Advanced Photon Source

An Office of Science National User Facility

APS/ChemMatCARS Student User Garners Acta Student Award


APS/ChemMatCARS Student User Garners Acta Student AwardJana Šmilauerová, a student at the Charles University in Prague, Czech Republic, and a student user of the ChemMatCARS x-ray beamline at the Argonne Advanced Photon Source (APS), has been awarded an Acta Student Award for her “primary contribution” to the manuscript, “Ordered array of [omega] particles in [beta]-Ti matrix studied by small-angle X-ray scattering,” Acta Materialia 81, 71 (2014). The award comes with a prize of $2,000 and will be presented to Ms. Šmilauerová at the Materials Science and Technology 2015 Meeting in Columbus, Ohio, on October 5, 2015, during the ASM Leadership Luncheon.

The work detailed in the paper co-authored by Ms. Šmilauerová and her colleagues P. Harcuba, J. Stráský, J. Stráská, M. Janeček, J. Pospíšil, R. Kužel, T. Brunátová, V. Holý, and J. Ilavský was performed using the ultra-small-angle x-ray scattering/small-angle x-ray scattering (USAXS/SAXS) instrument at ChemMatCARS beamline 15-ID-D of the U.S. Department of Energy’s APS (the APS is an Office of Scince user facility). These studies are the result of a collaboration between the Charles University in Prague and the APS/ChemMatCARS USAXS/SAXS instrument and beamline staff. The manuscript reports on finding spontaneously ordered nanometer-sized [omega]-Ti particles in single-crystalline [beta]-Ti matrix investigated by SAXS. The authors demonstrated that the driving force of the particles’ ordering is the interaction energy between neighboring particles caused by anisotropic elastic strains around the particles. In contrast to previous studies, Šmilauerová et al. found that the ordering occurs along directions, which corresponds to elastically weak directions of the host material. The results will be included in Šmilauerová’s Ph.D. thesis, together with other experimental results achieved by other methods (x-ray diffraction, measurement of mechanical properties, x-ray absorption, and diffraction spectroscopy).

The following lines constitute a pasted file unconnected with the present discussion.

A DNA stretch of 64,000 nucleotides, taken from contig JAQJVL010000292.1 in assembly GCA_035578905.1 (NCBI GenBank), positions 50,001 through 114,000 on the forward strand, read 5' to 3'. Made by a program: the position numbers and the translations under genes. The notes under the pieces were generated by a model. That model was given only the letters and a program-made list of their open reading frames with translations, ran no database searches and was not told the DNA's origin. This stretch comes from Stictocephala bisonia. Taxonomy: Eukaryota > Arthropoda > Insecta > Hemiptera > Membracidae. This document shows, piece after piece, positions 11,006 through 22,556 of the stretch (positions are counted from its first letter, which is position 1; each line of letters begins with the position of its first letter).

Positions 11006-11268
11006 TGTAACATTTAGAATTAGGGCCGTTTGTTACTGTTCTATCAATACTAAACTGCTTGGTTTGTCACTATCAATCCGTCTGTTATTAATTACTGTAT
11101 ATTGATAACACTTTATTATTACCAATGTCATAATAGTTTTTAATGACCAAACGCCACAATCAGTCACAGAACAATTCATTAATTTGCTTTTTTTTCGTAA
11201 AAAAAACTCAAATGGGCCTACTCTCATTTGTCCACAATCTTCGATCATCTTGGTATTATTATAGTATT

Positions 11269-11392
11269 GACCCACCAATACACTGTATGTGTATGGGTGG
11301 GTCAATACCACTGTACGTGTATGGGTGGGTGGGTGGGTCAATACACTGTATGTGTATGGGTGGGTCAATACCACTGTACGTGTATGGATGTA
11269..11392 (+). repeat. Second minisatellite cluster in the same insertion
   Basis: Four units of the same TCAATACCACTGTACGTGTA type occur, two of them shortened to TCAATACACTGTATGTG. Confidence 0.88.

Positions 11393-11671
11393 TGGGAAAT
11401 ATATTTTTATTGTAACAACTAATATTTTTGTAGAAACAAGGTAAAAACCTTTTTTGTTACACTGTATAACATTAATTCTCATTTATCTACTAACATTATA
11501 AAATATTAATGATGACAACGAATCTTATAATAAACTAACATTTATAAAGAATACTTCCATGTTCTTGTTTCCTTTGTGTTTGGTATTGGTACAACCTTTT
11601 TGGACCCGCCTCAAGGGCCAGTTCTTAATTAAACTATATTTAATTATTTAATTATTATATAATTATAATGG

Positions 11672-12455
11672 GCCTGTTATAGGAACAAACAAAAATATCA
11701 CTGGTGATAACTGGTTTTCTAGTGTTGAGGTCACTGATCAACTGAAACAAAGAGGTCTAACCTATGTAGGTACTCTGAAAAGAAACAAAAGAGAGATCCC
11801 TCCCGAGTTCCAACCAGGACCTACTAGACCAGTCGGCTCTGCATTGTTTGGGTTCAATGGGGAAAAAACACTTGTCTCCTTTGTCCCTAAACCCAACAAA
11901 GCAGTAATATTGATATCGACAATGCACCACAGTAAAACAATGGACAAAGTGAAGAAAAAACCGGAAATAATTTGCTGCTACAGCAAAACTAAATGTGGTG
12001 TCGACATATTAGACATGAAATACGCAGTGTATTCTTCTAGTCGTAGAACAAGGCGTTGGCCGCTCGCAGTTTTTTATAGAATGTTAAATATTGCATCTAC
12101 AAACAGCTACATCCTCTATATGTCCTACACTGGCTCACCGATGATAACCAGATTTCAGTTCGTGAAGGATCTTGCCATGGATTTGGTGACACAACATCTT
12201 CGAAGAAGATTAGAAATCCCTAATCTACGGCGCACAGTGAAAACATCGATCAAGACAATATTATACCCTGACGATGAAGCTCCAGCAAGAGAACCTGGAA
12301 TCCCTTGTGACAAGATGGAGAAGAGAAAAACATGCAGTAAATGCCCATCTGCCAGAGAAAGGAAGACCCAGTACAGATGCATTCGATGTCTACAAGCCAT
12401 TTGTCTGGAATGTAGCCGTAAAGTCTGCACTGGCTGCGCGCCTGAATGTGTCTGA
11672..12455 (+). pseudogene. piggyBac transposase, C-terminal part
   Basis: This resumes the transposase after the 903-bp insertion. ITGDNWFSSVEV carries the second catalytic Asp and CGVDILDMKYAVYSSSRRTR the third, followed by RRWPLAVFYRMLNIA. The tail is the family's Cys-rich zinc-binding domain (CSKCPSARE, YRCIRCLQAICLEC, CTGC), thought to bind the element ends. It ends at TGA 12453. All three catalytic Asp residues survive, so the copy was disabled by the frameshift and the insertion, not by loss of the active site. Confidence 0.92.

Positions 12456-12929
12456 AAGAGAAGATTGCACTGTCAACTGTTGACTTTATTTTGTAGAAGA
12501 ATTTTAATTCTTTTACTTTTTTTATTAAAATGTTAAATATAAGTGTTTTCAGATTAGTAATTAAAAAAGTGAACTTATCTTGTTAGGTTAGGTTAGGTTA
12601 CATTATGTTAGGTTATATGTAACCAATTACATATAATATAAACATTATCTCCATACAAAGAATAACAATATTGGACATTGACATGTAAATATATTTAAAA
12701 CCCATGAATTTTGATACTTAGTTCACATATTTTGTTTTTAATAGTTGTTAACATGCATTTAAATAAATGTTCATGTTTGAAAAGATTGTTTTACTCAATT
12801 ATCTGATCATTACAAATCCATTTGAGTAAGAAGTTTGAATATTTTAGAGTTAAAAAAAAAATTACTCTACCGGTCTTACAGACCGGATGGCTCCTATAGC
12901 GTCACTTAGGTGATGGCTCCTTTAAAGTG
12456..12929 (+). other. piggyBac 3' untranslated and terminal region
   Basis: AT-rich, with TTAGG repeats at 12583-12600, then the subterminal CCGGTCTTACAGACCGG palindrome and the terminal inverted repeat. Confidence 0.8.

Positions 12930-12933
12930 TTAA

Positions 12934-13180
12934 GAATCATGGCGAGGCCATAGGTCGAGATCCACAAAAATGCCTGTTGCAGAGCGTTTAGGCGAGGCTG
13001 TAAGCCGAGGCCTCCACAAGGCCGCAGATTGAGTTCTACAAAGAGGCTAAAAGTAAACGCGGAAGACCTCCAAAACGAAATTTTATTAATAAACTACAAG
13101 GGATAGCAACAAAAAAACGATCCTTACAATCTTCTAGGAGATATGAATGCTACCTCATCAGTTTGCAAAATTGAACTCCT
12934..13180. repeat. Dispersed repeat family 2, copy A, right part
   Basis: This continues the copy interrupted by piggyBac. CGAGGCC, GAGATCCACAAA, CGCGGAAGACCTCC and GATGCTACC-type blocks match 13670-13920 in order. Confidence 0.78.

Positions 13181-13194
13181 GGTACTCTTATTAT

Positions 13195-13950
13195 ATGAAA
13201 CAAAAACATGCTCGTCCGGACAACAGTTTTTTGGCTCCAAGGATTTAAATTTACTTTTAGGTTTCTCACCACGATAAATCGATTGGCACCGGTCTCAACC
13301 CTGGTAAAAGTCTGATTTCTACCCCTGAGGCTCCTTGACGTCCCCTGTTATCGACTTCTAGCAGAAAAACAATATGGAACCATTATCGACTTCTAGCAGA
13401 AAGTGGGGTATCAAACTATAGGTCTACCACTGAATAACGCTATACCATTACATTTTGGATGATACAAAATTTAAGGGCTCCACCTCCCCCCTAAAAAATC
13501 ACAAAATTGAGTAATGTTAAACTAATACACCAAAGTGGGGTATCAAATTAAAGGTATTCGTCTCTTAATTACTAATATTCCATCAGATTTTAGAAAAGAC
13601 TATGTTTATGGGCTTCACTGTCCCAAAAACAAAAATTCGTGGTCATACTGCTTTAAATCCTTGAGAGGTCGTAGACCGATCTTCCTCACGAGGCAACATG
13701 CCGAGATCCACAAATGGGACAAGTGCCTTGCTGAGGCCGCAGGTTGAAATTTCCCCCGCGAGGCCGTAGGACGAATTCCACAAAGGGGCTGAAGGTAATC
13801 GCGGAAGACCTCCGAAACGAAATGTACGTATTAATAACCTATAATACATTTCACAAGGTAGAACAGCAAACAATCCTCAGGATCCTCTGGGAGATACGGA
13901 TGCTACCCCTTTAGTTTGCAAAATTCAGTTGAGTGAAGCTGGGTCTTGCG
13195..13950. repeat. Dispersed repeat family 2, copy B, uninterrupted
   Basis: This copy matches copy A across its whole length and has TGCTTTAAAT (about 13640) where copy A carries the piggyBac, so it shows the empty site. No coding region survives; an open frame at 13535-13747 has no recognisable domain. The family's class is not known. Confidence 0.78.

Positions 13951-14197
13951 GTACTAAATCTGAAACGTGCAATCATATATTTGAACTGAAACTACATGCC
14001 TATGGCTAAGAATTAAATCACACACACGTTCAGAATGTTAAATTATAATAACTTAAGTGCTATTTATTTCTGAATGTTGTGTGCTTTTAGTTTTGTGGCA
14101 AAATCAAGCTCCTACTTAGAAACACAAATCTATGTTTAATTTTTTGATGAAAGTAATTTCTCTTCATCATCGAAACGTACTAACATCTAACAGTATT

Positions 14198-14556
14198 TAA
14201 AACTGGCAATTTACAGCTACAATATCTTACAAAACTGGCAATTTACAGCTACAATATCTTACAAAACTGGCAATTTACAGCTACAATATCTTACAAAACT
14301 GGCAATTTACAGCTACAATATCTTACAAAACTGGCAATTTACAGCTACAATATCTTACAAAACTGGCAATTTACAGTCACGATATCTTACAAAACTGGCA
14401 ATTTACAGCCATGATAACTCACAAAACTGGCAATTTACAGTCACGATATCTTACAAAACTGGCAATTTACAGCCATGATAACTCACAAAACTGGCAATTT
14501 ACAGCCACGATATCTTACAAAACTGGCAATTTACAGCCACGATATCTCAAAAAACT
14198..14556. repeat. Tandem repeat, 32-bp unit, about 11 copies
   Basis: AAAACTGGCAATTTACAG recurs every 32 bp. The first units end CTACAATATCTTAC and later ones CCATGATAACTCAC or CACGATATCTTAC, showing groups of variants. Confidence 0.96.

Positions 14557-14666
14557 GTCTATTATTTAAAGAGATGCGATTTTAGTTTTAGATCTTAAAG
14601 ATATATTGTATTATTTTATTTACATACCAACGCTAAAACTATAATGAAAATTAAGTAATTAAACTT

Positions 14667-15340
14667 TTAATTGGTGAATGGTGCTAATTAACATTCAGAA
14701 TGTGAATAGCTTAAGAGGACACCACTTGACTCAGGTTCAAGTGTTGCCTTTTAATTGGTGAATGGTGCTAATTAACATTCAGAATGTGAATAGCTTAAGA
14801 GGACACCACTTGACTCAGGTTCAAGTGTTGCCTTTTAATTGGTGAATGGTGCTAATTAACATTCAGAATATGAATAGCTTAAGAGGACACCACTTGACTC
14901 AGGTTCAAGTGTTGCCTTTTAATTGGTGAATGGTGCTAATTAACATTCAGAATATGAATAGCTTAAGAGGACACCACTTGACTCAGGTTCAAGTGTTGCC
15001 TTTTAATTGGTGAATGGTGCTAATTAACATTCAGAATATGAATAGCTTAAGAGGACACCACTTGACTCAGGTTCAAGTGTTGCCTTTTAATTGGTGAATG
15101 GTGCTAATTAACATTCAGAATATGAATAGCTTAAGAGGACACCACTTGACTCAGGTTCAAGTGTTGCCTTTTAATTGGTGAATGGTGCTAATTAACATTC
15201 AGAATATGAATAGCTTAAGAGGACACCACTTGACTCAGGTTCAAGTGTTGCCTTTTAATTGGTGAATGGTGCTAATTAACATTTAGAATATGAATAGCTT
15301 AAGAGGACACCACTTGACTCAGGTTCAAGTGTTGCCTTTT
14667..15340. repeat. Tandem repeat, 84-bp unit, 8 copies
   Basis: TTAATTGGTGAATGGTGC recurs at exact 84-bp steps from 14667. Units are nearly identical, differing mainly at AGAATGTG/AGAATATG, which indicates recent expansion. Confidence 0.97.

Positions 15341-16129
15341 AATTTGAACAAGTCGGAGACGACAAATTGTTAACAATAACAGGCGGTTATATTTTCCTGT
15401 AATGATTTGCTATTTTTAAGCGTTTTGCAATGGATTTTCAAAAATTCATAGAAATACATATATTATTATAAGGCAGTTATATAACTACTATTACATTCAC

Jana Šmilauerová obtained her B.S in physics from Charles University in Prague, Czech Republic, in 2010. She earned a M.S. in materials science in 2012 and is currently in the third year of her doctoral studies at the Department of Physics of Materials, Charles University in Prague. Her main field of research is the investigation of phase transformations in titanium alloys. During the past few years of her Ph.D. studies, she focused on the techniques of synchrotron and neutron radiation (e.g., SAXS and neutron scattering) and x-ray diffraction methods, which she employed to investigate the mechanisms of phase transitions in titanium alloys.